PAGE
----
As well as being an obsessive collector — and player — of several hundred musical instruments (favourite: the Laotian khaen), Lanier is a Berkeley-based composer, computer scientist, virtual reality enthusiast, author, Microsoft-affiliated researcher and scourge of social media. To revert to epithetic journalese, he is a one-man polemical polymath.
In a Silicon Valley culture that mythologises youth and creative destruction, the 58-year-old Lanier can sometimes seem like the eccentric uncle in the room, worrying about the impact of technology on humanity and determined to keep society in the loop. He was one of the early pioneers of virtual reality, founding VPL Research in the mid-1980s and developing VR goggles and gloves. But he never fully bought into the tech sector’s “magical thinking” and later sold out to Sun Microsystems. If you do not believe in the Silicon Valley myth of the great man, he later wrote, it is hard to aspire to be one.
In a series of subsequent books and essays, Lanier has been both evangelist and heretic, enthusing about technology’s creative possibilities while warning of its destructive effects. He was among the first to raise the alarm about the harmful fallout of social media on our lives, a theme developed with passionate force in his latest book, Ten Arguments for Deleting Your Social Media Accounts Right Now. We would all have a clearer understanding of our world, he claims, if we relabelled the likes of Facebook and Google as “behaviour manipulation empires”. His argument is that “pervasive surveillance and constant, subtle manipulation is unethical, cruel, dangerous and inhumane”. In short, this weaponised form of advertising is polarising society, destroying democratic debate, and turning us into “assholes”.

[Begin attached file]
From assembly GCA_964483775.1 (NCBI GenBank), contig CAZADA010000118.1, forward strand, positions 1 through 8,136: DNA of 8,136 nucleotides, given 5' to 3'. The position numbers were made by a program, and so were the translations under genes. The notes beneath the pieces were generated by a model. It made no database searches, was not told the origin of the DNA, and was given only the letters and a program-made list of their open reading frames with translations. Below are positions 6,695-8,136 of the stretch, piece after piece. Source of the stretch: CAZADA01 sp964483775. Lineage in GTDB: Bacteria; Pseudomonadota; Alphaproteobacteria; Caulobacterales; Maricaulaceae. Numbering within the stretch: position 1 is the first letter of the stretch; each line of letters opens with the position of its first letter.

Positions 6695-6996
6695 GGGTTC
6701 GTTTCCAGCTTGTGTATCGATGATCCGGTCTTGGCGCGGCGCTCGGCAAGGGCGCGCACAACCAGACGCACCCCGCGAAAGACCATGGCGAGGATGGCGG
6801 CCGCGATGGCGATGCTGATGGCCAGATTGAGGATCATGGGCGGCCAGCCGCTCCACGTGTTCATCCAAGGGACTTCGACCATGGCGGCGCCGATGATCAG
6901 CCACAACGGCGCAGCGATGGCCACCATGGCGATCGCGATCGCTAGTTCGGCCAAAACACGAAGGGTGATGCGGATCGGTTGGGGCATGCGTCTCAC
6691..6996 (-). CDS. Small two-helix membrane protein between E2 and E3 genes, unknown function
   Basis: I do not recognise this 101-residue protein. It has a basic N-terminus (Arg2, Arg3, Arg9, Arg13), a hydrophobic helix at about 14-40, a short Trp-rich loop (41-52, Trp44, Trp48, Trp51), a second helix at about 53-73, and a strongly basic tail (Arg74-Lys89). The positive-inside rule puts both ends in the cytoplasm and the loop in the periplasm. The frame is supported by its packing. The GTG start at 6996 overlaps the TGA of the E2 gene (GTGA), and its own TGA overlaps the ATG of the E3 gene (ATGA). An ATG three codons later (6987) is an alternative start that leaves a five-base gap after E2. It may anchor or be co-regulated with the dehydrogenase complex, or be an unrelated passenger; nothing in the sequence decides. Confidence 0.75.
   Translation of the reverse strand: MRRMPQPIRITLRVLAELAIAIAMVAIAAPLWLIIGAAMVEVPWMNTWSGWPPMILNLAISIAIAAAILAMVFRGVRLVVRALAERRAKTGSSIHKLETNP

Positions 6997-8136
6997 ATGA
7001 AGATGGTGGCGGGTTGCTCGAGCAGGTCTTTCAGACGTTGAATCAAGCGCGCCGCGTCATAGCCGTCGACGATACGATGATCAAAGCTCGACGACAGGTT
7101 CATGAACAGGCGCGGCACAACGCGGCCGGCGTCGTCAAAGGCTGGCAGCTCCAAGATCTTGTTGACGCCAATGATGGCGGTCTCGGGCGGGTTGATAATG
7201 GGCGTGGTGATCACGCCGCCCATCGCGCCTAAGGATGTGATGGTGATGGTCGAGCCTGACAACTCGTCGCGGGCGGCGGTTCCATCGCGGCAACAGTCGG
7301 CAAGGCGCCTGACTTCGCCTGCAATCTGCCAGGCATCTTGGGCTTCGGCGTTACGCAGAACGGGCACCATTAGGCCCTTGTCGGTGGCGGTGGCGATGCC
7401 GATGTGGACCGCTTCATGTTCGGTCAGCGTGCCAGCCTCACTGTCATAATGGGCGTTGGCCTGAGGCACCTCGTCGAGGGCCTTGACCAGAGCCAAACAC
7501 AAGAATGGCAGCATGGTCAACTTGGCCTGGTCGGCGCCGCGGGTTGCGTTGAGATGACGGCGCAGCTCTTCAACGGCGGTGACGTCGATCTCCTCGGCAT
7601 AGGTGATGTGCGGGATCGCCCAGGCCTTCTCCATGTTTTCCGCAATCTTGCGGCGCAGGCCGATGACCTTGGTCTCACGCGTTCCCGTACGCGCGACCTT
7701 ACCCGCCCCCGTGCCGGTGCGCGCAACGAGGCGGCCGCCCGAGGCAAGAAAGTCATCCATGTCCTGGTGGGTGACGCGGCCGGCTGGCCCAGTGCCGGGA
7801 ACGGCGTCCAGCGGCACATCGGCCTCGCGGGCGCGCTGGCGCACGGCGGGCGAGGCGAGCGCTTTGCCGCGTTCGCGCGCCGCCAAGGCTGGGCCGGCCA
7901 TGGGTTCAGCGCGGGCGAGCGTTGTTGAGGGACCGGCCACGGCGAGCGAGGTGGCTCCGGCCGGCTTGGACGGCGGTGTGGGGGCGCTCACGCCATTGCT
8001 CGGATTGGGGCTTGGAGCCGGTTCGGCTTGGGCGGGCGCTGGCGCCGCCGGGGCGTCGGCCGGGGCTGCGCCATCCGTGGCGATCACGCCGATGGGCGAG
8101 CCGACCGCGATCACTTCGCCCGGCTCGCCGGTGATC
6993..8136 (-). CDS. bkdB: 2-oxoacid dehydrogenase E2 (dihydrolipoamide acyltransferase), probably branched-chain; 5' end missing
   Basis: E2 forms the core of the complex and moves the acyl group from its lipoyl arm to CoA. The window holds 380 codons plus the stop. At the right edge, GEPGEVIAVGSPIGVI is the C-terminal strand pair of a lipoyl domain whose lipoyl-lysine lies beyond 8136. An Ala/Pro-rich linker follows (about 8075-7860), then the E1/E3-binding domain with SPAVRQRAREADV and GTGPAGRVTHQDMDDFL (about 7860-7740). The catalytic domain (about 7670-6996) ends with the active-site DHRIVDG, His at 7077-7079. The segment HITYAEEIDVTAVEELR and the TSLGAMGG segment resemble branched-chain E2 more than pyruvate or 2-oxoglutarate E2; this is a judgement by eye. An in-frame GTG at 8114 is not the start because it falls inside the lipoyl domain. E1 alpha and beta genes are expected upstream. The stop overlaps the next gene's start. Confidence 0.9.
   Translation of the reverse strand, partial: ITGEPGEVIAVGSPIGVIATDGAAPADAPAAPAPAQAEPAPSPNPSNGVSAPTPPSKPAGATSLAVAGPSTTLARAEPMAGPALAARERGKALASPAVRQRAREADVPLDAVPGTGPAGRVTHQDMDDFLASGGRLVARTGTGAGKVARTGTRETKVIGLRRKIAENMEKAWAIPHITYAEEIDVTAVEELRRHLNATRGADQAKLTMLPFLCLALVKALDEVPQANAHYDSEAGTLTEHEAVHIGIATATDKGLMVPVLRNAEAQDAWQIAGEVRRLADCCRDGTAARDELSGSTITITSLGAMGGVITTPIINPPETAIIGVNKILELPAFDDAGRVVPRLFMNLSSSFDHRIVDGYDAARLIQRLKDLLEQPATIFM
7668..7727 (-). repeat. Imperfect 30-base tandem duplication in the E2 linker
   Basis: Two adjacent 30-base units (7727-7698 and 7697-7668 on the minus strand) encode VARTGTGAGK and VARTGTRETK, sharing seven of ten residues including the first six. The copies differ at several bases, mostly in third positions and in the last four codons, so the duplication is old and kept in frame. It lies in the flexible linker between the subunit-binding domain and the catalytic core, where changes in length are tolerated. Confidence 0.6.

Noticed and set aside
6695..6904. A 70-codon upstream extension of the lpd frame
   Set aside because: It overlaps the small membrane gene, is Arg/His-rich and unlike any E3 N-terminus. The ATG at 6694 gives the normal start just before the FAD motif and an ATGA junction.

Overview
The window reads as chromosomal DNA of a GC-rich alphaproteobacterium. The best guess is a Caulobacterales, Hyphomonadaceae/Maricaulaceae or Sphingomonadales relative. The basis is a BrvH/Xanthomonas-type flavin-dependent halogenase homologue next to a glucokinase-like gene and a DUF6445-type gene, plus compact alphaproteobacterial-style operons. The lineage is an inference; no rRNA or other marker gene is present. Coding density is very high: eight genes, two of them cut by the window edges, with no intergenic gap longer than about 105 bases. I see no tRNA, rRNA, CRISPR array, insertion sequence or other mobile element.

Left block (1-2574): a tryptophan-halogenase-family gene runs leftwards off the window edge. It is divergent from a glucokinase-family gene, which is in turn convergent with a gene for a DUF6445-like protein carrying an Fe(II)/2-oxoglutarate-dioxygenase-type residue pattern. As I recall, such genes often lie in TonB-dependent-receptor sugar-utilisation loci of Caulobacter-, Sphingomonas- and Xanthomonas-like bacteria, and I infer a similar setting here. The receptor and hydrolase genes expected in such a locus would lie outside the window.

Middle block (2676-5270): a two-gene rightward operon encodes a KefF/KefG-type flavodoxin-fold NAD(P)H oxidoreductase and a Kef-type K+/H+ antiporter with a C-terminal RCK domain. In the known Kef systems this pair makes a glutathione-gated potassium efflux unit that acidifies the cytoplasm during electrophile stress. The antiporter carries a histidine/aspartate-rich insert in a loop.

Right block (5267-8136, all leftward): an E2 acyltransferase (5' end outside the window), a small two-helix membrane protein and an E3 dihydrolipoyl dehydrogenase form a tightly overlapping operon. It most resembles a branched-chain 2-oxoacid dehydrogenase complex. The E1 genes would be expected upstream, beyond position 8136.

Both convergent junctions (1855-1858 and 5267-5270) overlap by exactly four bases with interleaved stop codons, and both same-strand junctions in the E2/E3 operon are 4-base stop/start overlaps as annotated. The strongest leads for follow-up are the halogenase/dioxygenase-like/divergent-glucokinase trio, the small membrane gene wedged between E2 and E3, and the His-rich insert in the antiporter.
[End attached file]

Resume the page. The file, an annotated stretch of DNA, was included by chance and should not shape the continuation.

I had read that Lanier considered music his first love. He tells me how his mother Lilly taught him Beethoven piano sonatas as a young child, even if he insisted on playing in his own “comically overwrought style”. That emotional connection has fuelled a lifelong fascination with performing music, which he describes as a kind of “instantaneous creation of the future”. “For the most part, the world of music is joyous and generous,” he says, noting that even the Laotians indulge his idiosyncratic khaen-playing style.
Such passing joy contrasts with Lanier’s childhood, which reads like one of JG Ballard’s bleaker novels. His beloved mother, a piano-playing prodigy from Vienna and a Holocaust survivor, was killed in a car crash in the US when he was nine. He and his father then moved to the New Mexico desert, where they lived in a tent for two years while they designed and built a home in the form of a geodesic dome. Later, while studying at university, Lanier paid for his tuition by breeding goats and selling their milk and cheese.
According to a New Yorker profile, Lanier’s girlfriend was so disconcerted by his disheveled appearance that she took him to a laundromat on their first date. You can perhaps see why The New York Times columnist Maureen Dowd has described Lanier as the “most unusual person I’ve ever met”.